I recognise that the regulations have already been aired in the other place and that two substantial efforts to consult stakeholders have been made. I do not intend to ask my side of the Committee to divide on the matter. The explanatory memorandum has been helpful in setting out not only the key points that emerge from the consultation response, but the Government’s reaction to the points made to them. I also welcome the level of detail that the Minister was able to provide in her opening remarks. I hope, however, that she will be able to answer the four questions that I have asked. 

4.43 pm 

Jonathan Evans (Cardiff North) (Con):  I am grateful for the opportunity to contribute to the debate. Before I start, it might be appropriate for me to declare an interest. I am the chairman of Phoenix Life Holdings Ltd, a holding company of closed life insurance companies. I make it absolutely clear that I understand that the regulations before us are limited to banks and building societies, and have no direct impact on the companies that I chair. However, some points that I raise about the Financial Services Compensation Scheme may well go into the generality of its operation, so for the sake of completeness it is necessary for me to declare that interest. 

I refer the Minister to the consultation outcome contained in the explanatory memorandum, which has been so helpfully provided to us. Paragraphs 8.1.1 to 8.1.6 relate to a range of points, raised primarily by building societies, about how the new regime may operate. From my perspective, a range of points in the responses have some validity, particularly paragraph 8.1.6, which states that an approximation in relation to costs 

“should be communicated to levy payers as soon as possible for accounting purposes.” 

I have noticed that the response to that, in paragraph 8.5 of the explanatory memorandum, appears to suggest that because the FSCS communicates regularly with levy payers anyway, the provision is enough. 

I am not sure whether any of us should comfortably take that view. Let us look at the impact of the new levy that the insurance broking industry is required to pay under the Financial Services Compensation Scheme—again, I make it clear that I have no interest at all in insurance broking. I am aware, from speaking to the industry, that in the current year there has been a nine or tenfold increase in the levy that it is required to pay—and in circumstances where the solvency of some businesses may be jeopardised. That is a matter of concern. Will the Government ensure that if costs of that nature impact on the solvency of companies, the impact of the Financial Services Compensation Scheme levy should be communicated to companies as early as possible?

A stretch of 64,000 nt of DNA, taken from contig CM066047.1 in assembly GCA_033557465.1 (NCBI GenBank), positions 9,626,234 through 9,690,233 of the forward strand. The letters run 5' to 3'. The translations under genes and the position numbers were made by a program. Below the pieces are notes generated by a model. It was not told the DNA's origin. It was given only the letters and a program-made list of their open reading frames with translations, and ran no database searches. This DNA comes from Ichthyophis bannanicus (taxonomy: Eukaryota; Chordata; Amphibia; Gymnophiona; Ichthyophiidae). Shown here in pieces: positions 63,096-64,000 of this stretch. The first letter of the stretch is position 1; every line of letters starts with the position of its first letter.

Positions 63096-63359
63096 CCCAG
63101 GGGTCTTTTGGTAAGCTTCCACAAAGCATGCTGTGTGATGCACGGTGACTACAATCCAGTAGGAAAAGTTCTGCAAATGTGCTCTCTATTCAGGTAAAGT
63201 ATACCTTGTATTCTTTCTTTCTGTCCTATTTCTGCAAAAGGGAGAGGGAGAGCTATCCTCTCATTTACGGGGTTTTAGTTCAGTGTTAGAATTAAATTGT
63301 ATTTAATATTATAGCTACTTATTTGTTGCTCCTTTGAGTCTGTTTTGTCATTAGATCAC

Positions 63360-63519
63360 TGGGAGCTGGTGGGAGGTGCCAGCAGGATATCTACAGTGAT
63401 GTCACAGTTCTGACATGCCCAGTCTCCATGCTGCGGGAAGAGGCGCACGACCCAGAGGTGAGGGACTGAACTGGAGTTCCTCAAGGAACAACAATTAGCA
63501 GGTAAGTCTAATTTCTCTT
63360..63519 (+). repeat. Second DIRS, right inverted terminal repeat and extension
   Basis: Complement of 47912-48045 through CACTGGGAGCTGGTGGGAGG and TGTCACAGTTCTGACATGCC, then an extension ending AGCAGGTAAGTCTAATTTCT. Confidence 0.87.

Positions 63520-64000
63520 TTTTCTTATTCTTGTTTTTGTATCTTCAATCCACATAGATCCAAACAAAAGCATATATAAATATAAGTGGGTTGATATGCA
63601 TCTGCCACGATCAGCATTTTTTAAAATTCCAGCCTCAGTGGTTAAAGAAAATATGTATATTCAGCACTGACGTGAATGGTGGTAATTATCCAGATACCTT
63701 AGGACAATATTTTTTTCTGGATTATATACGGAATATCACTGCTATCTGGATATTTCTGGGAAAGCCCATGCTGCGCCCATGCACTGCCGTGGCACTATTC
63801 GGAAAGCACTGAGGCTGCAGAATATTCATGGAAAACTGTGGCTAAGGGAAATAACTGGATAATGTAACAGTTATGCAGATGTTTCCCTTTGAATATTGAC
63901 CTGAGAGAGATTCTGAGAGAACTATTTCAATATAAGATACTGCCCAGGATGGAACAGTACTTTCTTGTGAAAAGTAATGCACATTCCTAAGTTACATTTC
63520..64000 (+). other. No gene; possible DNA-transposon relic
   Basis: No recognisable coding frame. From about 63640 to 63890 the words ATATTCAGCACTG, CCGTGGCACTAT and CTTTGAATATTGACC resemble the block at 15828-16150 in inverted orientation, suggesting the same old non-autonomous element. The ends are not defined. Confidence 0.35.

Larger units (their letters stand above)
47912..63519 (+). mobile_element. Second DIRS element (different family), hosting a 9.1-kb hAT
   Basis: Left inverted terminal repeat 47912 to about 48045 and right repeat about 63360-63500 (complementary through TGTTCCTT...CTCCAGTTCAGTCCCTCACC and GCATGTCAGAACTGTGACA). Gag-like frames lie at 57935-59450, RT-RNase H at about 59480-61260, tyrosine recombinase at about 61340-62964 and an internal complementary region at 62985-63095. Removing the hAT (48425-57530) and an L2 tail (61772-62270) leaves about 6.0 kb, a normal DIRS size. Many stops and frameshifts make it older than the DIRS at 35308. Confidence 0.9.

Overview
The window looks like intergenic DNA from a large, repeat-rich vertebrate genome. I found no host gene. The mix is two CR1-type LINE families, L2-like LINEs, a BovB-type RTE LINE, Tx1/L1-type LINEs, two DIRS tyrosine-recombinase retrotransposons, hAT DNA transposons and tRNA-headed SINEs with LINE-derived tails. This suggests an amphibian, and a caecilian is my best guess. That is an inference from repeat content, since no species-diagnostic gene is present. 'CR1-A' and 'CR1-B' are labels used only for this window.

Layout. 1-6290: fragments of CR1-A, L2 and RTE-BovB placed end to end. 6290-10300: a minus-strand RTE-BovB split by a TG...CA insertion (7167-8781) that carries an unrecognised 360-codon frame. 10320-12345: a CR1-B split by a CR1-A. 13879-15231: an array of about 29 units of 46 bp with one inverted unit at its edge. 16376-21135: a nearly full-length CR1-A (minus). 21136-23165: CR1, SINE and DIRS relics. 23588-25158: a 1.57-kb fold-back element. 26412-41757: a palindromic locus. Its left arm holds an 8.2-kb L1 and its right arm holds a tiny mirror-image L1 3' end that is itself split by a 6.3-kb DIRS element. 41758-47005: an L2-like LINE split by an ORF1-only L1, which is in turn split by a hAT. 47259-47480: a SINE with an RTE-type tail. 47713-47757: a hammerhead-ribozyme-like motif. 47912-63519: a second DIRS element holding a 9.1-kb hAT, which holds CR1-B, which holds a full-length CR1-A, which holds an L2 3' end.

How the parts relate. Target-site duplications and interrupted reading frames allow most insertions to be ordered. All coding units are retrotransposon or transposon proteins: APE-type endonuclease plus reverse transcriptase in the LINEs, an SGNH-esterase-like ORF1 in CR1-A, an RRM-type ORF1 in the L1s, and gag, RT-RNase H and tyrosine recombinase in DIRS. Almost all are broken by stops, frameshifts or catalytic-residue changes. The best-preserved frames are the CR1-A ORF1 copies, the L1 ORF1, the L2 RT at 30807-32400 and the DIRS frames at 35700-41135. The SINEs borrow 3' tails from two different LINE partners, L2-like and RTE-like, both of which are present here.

I draw attention to the position that arose under the remit of the hon. Member for Harrow West when his party was in government. I refer to Bradford and Bingley and the arrangements for Santander to take it over;

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there was a major injection of capital into Bradford and Bingley. Many building societies would say that the effect of that injection of capital on the solvency of that company significantly aided it in competing against the very companies that were required to make the payment under the Financial Services Compensation Scheme. 

In other words, companies that had kept themselves solvent, done the right thing and not found themselves in any financial difficulty were required to make, through the scheme, a significant capital injection into another company, placing that company in a better competitive position than their own. That is another reason why companies, particularly building societies, should be entitled to have the earliest information. 

Finally, there is one other point that concerns me; again, it touches on the point made by the hon. Member for Harrow West. Today he referred to the publication of the Green Paper on the new regulatory architecture in financial services. I confess that I have not yet had the opportunity to plough my way through that document. However, we are all aware that in any event the Financial Services Compensation Scheme was due for review by the Financial Services Authority this year. It was anticipated that a consultation document looking at how the scheme operated would be published in or around November and December this year. 

Will the publication of a Green Paper impact on that? Will the FSA, in whatever guise, still proceed with the consultation on the structure of the FSCS? The building societies would find that information helpful. 

4.48 pm 

Paul Farrelly (Newcastle-under-Lyme) (Lab):  It is good to see you here today, Mr Robertson, albeit from my position on the Opposition side of the room. I appreciate for the first time how difficult it was for Opposition Back Benchers in the last Parliament to take the fight to the Government when, first, they were outnumbered and, secondly, they had the sun in their eyes. 

I congratulate the hon. Member for Cardiff North on his speech. He may find in future that, during longer Bills, Government Whips do not value long contributions from Back Benchers because they want to get the legislation through as quickly as possible. However, what the hon. Gentleman said was valuable. 

This measure is technical. My hon. Friend the Member for Harrow West sought valiantly to broaden it out into the issue of the Bank of Credit and Commerce International; I will resist the temptation to say that, in 1995 when the lights finally went out, I was the last reporter on the steps of Barings, along with the man from the Financial T imes. We will have an opportunity to address those issues when the supervisory architecture is changed.